RadiSurf, a company in Risskov, took a chance on an industrial PhD in collaboration with Aarhus University, and their decision was well worthwhile. The just five-year-old company reaped a patent from the collaboration, and was also involved in developing a paradigm shift within chemistry.
Metals that can almost be grafted onto plexiglass without using glue seem like pure magic, and for many companies it was an unattainable dream. Until RadiSurf employed an ambitious industrial PhD from Aarhus University.
The programme, and a framework and support from the two parties, helped PhD student, Stefan Urth Nielsen, to further develop a well-known method of adhesion between materials and he found a solution for industry. For many years, the existing method was industrially unattainable, but with his functional and modern solution, it can now be used in practice.
This means that RadiSurf and Aarhus University are behind a paradigm shift in the global history of chemistry.
- We demonstrated that we were able to take it all the way, says Stefan Urth Nielsen, the mastermind behind the development.
For more than 60 years, the world's chemists have known about nano-coating, and for several years the technology has been used to stick two surfaces together without glue, screws, duct tape or the like. Chemists use a sort of nano-velcro instead, using chemicals and so-called polymer brushes, which are chains of molecules grafted together. Experts can get polymer chains on surfaces to grow together, and thus bind surfaces together.
This has always been a theoretical solution that works on small samples and under oxygen-free laboratory conditions, but it has not previously been possible to scale up the solution for industry.
- It hasn’t been viable to scale it up for use in industry, simply because the quantities of chemicals required and the oxygen sensitivity made it impracticable, explains Stefan Urth Nielsen.
But that doesn’t mean it wasn’t possible.
- I convinced my professor that I could develop a method with water-based chemical compounds. My method would be cheaper and easier and actually possible on a larger scale, for example in industry, he says.
Since 2016, Stefan Urth Nielsen has been working at RadiSurf as an industrial PhD. Since 2015, the company has been trying to develop new methods to get materials to stick together using molecular attraction between surfaces, and the ambitious chemist was an obvious candidate to take on board.
- If you want to revolutionise your own company and push development beyond the norm, you have to be able to earmark dedicated resources. We could do this through the industrial PhD programme. It’s an incredibly good programme for focused and dedicated development projects, says Mikkel Kongsfelt, the CEO at RadiSurf.
In an industrial PhD programme, the student is employed by the company at the same time as being enrolled at Aarhus University. The company pays half of the student’s salary, while Innovation Fund Denmark pays the other half.
- The industrial PhD programme is very different from a PhD. It makes sense to be out in industry where my research will be used in practice, and even though I’d been studying chemistry at the university for five years, I didn’t know much about what the chemical industry actually wants. Now I've got the industrial angle, and this makes me feel much stronger. You have to get out there and learn what life’s like in the real world, explains Stefan Urth Nielsen.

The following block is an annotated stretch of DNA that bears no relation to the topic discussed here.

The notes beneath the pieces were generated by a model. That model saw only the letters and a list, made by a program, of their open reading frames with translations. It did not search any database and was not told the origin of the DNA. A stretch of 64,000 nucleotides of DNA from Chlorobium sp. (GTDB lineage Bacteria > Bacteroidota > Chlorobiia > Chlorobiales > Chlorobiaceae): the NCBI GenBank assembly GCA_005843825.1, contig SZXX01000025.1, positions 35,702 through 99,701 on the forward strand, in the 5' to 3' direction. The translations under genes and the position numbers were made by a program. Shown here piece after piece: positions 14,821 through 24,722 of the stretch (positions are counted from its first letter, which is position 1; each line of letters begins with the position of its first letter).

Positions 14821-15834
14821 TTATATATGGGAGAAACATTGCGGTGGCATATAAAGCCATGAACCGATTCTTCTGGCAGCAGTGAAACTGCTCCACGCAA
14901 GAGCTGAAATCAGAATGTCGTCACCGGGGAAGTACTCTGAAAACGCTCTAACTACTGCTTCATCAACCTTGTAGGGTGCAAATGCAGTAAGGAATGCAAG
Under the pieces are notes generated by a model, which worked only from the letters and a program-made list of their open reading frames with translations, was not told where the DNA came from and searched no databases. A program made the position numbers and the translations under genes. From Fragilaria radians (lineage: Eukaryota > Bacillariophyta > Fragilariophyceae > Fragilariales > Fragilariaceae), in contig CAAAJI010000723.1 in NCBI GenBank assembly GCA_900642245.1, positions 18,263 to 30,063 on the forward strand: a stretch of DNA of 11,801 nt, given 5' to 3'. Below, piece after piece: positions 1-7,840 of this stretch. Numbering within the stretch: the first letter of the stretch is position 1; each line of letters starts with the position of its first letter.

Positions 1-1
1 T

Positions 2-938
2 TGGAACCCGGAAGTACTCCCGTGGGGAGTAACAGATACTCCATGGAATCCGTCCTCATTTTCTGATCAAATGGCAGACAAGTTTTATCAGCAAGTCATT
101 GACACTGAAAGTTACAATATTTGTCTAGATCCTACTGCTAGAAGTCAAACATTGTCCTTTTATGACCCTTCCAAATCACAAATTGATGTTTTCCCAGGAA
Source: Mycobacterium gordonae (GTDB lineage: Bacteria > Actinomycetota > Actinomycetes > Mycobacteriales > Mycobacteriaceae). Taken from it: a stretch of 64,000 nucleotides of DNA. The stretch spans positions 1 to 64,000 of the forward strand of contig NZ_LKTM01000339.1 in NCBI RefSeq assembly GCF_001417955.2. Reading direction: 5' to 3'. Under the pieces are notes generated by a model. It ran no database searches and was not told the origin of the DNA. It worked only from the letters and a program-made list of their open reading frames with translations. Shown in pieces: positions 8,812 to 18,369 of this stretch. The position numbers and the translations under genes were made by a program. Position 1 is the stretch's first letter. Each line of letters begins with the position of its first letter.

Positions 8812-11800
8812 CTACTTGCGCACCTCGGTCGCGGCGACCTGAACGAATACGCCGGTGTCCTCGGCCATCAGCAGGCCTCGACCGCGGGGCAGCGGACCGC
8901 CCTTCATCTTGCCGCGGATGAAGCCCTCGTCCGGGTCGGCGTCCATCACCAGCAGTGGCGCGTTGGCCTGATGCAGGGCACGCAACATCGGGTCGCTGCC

With support from both RadiSurf and Aarhus University, Stefan Urth Nielsen had the framework to develop the brush chemistry, and this quickly paid off.
As anticipated, he developed a method with water-based chemical compounds and significantly less time consumption, and he made it possible to the produce nano-coating in industry. In 2018, a paradigm shift occurred when the industrial PhD and RadiSurf successfully fabricated the chemical nano-coating between two surfaces in an open atmosphere. Previously, it had not been possible if oxygen reached the molecules, but with the further development, the method can now be used in industry.
- RadiSurf wouldn’t be here today, if this method had not been developed. It’s crucial for our business, and it is the method that the company is structured around today. Stefan has been involved from the very beginning, and we’re basically using his process today, says Mikkel Kongsfelt.
However, not everything is rosy. Even though Stefan Urth Nielsen warmly recommends the programme to others who dream of a PhD, there are also challenges.
- As an industrial PhD, you may be under pressure because you have to build a bridge between the company and the university. These are two very different worlds, with one looking for academic articles, while the other wants a result that can be used in the company. It's hard to be in the middle. They’re trying to keep together, but they actually want two different things and they’re each pulling in their own direction, he says.
Professor Kim Daasbjerg, a supervisor from the Department of Chemistry, recognises this.
- It’s a challenge that you need to take very seriously, and Stefan has done incredibly well. My theory is that if all the parties in the industrial PhD focus on the student getting an excellent education, excellent research and innovation will come out of it automatically, he says.
Stefan Urth Nielsen has spent half of his PhD time at RadiSurf, and the other half at the university. At times he has felt like an outsider in both places. But that's what you learn from," he explains, and ultimately it's only a minor aspect of a greater whole.
- I’m a big supporter of the programme. Perhaps some things could be better, but there’s others that make you stronger, but I would definitely recommend an industrial PhD, he says.